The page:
In 2008, Verizon promised that every New York City household would have access to its fiber-optic FiOS service by June 2014.
It's 2017, and the telecommunications conglomerate has not come close to fulfilling that promise. So the City has sued the cable giant.
"Verizon must face the consequences for breaking the trust of 8.5 million New Yorkers," said Mayor Bill de Blasio in a statement. "...We're done waiting. No corporation — no matter how large or powerful — can break a promise to New Yorkers and get away with it."
Verizon claims it is already providing FiOS service to 2.2 million households in New York City. However, with network service in 3.1 million households, this means that almost one million New York City households still do not have access fiber-optics and, further, are being deprived of competitively priced options.
In its complaint, which was filed in New York Supreme Court on Monday, the City says that Verizon, "failed in many instances to timely complete installations as requested by potential subscribers." The complaint further alleges that the communications giant has even failed to accept many New Yorkers' requests for FiOS service, although its contract with the city made it a requirement.
Not only does this inconvenience consumers, but it also undermines "one of the central goals of making FiOS available to every resident in the City: to expand New Yorkers' options for receiving cable television service and thereby to create competition that would constrain prices and enhance quality," said the complaint.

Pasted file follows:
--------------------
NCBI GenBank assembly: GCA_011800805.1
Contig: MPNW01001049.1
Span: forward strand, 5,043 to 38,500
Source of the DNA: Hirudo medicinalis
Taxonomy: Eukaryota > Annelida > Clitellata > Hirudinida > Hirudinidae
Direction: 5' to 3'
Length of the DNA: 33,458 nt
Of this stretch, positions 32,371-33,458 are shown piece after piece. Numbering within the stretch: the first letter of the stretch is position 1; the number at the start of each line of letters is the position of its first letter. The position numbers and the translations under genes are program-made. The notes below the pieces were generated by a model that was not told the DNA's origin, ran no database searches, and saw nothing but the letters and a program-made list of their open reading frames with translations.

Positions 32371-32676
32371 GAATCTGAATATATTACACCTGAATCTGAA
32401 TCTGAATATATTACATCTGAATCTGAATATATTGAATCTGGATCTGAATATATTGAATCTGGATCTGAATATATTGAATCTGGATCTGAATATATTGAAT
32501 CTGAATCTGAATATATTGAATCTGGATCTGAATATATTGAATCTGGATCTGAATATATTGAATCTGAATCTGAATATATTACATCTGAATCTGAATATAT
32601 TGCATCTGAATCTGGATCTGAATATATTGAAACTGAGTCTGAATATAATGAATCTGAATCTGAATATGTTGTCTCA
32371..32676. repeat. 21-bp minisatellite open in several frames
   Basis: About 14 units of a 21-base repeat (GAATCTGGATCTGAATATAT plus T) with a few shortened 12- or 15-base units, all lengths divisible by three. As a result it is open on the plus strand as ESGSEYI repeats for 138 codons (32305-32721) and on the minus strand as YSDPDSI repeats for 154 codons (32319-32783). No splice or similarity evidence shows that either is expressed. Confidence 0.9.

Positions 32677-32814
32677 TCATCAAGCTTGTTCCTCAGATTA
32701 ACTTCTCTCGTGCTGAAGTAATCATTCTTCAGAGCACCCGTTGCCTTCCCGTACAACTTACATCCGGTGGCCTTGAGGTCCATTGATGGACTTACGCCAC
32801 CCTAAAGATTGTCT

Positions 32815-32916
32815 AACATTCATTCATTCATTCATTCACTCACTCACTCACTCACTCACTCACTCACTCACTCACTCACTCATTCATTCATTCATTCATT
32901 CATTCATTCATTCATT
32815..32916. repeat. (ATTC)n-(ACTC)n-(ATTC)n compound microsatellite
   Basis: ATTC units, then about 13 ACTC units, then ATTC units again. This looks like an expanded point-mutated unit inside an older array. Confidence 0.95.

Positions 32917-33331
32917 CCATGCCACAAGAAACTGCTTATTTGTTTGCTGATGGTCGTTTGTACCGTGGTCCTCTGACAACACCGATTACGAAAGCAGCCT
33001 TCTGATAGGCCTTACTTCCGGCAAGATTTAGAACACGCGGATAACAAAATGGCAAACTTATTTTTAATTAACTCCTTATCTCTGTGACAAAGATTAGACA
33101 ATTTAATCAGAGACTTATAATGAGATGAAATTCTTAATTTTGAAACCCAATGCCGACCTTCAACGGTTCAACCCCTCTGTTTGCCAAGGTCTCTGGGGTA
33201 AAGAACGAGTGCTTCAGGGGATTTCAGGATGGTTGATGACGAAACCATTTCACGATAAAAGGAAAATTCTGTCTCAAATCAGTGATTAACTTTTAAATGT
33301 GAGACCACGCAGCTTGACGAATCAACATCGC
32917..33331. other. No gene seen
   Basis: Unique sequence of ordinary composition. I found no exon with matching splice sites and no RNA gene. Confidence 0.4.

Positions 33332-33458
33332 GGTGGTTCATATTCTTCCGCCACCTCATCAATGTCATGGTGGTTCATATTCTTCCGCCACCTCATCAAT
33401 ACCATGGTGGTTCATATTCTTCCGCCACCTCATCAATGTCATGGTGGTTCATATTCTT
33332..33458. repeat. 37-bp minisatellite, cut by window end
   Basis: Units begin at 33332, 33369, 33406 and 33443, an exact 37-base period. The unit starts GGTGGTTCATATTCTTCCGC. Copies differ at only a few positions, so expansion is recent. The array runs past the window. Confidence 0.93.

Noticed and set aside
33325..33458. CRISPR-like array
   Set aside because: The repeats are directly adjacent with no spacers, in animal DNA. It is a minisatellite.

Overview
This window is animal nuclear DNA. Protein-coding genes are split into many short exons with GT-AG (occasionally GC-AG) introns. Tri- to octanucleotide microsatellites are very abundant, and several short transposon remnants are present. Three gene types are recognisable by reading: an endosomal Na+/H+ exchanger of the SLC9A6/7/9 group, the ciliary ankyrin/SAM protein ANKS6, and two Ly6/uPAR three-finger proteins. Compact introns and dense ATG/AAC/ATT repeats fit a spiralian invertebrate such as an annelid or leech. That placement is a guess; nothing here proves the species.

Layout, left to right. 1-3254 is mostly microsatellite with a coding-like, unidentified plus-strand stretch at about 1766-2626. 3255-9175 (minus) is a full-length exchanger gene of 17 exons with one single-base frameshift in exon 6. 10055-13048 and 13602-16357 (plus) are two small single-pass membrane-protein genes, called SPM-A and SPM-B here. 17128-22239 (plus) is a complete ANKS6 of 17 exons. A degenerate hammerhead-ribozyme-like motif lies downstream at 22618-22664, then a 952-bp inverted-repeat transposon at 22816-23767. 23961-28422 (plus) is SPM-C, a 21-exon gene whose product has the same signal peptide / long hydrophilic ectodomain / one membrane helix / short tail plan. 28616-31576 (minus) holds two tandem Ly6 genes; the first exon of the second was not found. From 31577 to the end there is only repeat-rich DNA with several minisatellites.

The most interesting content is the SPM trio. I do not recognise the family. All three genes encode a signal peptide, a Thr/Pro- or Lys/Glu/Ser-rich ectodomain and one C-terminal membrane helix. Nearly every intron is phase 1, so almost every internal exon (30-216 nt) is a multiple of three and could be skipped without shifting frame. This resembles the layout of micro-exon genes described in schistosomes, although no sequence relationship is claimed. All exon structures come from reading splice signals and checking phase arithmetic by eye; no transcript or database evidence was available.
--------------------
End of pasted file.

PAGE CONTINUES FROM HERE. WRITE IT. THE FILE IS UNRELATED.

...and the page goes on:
According to Ars Technica, Verizon claimed its fiber optic service in June 2014 passed buildings in "90 percent of the Bronx, 89 percent of Brooklyn, 94 percent of Manhattan, 90 percent of Queens and virtually the entirety of Staten Island."
However, U.S. Census data tells a different story. Only one New York City borough-- Staten Island-- received anything close to that figure by 2013, with 95 percent coverage. The rest of the other boroughs had either 60 percent or less coverage. Brooklyn had the lowest, at 40 percent coverage.
"When I held a hearing at Brooklyn Borough Hall on this very issue in November of 2015," said Brooklyn Borough President Eric Adams, "I was optimistic that our substantive concerns would be addressed. Unfortunately, our continued lack of connectivity reflects an unacceptable status quo, which is why I stand behind the City's decision to file a lawsuit in this matter."